Photo: Daniel Goodman / Business Insider
In the past week, Occupy camps around the country have been broken up and forced to regroup, rethink, and reiterate their case for being.In our view, this doesn’t have to be a negative thing for the movement.
Weeks ago we wrote a piece about how Occupy Wall Street had progressed 6 weeks after it started. In it, we said that the park had lost some of its innocence, and that the message of the occupation was getting lost in Zuccotti Park’s appearance, and in news about the protesters’ struggle to reign in some of their more unruly cohabitants.
We’ve heard that some of you agree. You recognise that you have not created spaces that appeal to all. And that’s dangerous because the moment those spaces become so unappealing they’re impossible to ignore, your message gets lost. Moreover, things will only get harder in the cold.
For our part, at least, this is a tactical, not an ideological analyses.
Adbusters, the magazine that started all of this, happens to have come to the same conclusion about what the occupiers should do this winter. In an open Tactical Briefing to all occupations, they wrote the following:
STRATEGY #2: We declare “victory” and throw a party … a grand gesture to celebrate…how far we’ve come, the comrades we’ve made, the glorious days ahead. Imagine, on a Saturday yet to be announced, perhaps our movement’s three month anniversary on December 17, in every #OCCUPY in the world, we reclaim the streets for a weekend of triumphant hilarity and joyous revelry….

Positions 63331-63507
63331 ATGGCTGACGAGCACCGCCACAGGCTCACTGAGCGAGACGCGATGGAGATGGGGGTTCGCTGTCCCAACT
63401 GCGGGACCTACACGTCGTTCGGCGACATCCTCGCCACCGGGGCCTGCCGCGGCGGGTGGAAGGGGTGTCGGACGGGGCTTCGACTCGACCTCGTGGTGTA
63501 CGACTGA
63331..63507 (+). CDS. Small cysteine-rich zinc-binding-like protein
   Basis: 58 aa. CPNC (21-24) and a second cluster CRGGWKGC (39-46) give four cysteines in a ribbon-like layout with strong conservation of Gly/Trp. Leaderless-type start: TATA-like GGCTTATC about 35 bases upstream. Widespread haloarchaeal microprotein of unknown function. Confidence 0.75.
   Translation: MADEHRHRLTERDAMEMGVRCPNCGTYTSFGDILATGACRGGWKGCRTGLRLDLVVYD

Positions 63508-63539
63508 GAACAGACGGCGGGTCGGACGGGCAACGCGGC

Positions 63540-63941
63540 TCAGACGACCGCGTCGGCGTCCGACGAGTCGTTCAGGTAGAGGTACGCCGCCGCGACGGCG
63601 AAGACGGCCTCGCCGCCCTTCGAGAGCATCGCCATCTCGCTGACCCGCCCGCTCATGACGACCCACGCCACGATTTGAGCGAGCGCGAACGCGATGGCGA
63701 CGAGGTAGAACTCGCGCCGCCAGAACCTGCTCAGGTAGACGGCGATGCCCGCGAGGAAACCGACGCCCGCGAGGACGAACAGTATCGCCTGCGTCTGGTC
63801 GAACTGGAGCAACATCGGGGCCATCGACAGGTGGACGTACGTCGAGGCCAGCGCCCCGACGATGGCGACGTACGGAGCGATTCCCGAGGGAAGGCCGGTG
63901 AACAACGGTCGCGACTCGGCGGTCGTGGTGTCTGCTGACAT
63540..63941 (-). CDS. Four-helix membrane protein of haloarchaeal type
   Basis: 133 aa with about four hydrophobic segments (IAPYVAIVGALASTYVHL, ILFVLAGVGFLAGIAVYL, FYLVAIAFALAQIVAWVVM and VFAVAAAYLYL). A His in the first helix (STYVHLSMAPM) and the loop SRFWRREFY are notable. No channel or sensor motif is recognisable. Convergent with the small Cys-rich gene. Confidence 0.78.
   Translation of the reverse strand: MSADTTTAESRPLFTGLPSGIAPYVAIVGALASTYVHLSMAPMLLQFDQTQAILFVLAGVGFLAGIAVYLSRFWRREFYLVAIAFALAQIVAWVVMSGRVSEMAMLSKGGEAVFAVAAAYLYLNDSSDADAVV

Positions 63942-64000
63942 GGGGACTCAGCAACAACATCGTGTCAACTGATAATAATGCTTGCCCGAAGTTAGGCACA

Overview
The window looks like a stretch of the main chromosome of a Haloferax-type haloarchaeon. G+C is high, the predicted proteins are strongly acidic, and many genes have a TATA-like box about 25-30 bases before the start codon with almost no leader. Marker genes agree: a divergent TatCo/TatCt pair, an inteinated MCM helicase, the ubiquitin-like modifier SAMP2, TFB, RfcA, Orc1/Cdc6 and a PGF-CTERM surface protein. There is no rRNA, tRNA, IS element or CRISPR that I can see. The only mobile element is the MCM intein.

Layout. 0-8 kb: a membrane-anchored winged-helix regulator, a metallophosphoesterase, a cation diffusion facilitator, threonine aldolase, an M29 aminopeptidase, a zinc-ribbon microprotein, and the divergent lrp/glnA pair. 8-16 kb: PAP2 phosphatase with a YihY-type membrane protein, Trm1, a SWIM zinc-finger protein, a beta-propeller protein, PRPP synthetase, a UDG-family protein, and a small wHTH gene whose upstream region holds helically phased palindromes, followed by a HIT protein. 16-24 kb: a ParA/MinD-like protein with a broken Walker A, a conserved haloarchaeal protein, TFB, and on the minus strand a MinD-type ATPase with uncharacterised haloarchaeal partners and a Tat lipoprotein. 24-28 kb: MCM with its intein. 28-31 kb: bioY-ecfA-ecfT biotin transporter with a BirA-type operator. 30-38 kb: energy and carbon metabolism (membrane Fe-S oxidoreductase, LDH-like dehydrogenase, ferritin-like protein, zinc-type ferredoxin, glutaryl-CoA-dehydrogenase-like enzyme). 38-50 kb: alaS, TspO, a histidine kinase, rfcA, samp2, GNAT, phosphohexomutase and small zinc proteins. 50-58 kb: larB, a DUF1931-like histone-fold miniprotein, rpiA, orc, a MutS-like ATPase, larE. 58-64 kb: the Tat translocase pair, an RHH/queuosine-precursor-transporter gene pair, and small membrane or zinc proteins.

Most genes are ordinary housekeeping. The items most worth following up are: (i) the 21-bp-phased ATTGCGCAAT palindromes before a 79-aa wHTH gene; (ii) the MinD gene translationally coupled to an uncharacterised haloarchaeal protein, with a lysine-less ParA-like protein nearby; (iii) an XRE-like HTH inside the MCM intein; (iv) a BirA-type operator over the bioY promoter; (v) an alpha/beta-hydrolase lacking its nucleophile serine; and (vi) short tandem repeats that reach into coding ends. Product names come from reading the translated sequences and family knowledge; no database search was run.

Then we clean up, scale back and most of us go indoors while the die-hards hold the camps. We use the winter to brainstorm, network, build momentum so that we may emerge rejuvenated with fresh tactics, philosophies, and a myriad projects ready to rumble next Spring.
You see, it isn’t just your message isn’t just the occupation’s message that gets lost when the park becomes harder to control either. This is also about energy. Expending it controlling what goes on inside the park detracts from the Occupation’s ability to act on what’s going on outside. No one could have predicted the way things progressed in Zuccotti, but now that you’ve proven you can build a community, it’s time to consider going somewhere where you can harness it’s power.
Indeed Mayor Bloomberg and Mayor Quan both made statements with a similar sentiment. Bloomberg said that he had seen little qualm with the protesters’ behaviour in the streets of Manhattan, but it was the state of Zuccotti Park that became unacceptable. Quan said that she was afraid the antics of a few was destroying the message of many.
This isn’t going to happen at Business Insider every day, but in this case we’re with Adbusters— even more so now that the park has been cleared out. We stand by this position because we believe that when there have been few distractions, the Occupation’s message about the wealth gap has been getting through.
Income inequality has become the debate of the day. That, and not the right to Occupation, is what you want the world to be debating. It really does change things… it changes things so much that your opponents are getting scared. Take Congressman Peter King for example. He had this to say to say about it on Laura Ingram’s radio show last month:
“It’s really important for us not to give any legitimacy to these people in the streets,” said King on Laura Ingraham’s radio show Friday evening. “I remember what happened in the 1960s when the left-wing took to the streets and somehow the media glorified them and it ended up shaping policy. We can’t allow that to happen.”
But it could happen. If you keep your argument focused, and the attention on the right debate, more journalists than we have argued that you could win, because income inequality really does hurt societies.
Naturally, however, the decision is up to you.